On November, 1939, the Newfoundland Commissioner for Natural Resources made an important radio announcement.

He called upon Newfoundland lumberjacks to volunteer to go to Britain, where they were desperately needed to cut down trees for the war effort. In response, the Newfoundland Overseas Forestry Unit (NOFU) was formed.

Dalmochie Camp was one of thirty-five NOFU forestry camps set up across the Scottish Highlands. The camp was built on the slopes of Craig Coilleach, across the River Dee from Ballater.

The first job for the Newfoundlanders on arriving in Scotland was to build the camp. They built log cabins, including bunkhouses, a cookhouse, a recreation hut, an office and a tool shed. The cabins were draught proofed using moss gathered from the forest, which was stuffed tightly between the logs.

On entering Pannanich Wood, now fully restored with trees, it is difficult to believe that these slopes were once cleared of trees in service to the war, but only a short way along the track into the forest you can discover the remaining traces of the lumberjacks' camp.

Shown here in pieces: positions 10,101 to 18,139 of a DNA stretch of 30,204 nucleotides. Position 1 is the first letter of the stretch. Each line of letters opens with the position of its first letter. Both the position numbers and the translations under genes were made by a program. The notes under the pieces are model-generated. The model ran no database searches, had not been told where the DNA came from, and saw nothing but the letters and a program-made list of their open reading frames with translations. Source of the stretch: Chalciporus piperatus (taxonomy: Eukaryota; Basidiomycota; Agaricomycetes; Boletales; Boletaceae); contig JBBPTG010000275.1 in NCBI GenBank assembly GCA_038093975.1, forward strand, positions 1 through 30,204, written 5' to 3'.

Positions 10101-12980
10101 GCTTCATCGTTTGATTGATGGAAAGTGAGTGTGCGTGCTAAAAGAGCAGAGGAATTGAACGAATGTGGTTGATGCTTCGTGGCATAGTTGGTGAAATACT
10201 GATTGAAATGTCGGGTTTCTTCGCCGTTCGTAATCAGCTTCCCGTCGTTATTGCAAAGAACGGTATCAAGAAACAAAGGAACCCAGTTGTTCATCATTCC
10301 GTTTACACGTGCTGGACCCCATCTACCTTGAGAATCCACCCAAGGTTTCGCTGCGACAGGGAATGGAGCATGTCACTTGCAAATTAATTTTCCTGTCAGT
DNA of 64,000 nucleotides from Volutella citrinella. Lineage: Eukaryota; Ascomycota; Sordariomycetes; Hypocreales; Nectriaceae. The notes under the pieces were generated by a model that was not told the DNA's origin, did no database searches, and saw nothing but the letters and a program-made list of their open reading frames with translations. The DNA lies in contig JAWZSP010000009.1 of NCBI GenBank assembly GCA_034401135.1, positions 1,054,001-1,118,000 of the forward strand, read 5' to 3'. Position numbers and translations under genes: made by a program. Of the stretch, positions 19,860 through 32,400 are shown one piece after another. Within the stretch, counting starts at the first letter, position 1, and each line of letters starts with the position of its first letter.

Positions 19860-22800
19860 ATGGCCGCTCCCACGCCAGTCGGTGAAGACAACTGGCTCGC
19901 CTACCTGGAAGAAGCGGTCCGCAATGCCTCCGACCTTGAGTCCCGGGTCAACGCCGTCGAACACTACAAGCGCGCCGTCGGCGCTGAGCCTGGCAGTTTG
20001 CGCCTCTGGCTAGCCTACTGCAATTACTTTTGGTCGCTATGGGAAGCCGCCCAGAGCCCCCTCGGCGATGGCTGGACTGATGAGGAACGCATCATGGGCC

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Visiting Dalmochie Camp

The exact location of Dalmochie Camp is grid reference NO 380 960.

Start from Ballater. It is located east of Aberdeen and north of Perth on the A93.

The Lumberjack Trail is a delightful short walk of just over a mile (2km) and appropriately starts at the old Royal Station in Ballater. The walk then leads down Bridge Street, the main road through Ballater, and crosses the Royal Bridge over the delightful River Dee. The trail enters Pannanich Wood. A little further on are the remains of the loggers' camp.

For those who want a shorter walk, there is a small car park at the wood. Drive over the granite bridge from Ballater, turn left and you will see an entrance into the wood on your right. You can park there.

All sites managed by Forestry Commission Scotland are open for you to explore. However, not all sites have paths or signage and some are a considerable distance from car parking. We recommend that visitors consult a detailed map and wear appropriate clothing.

Please follow the Scottish Outdoor Access Code and remember that historic sites should be treated with care and respect.

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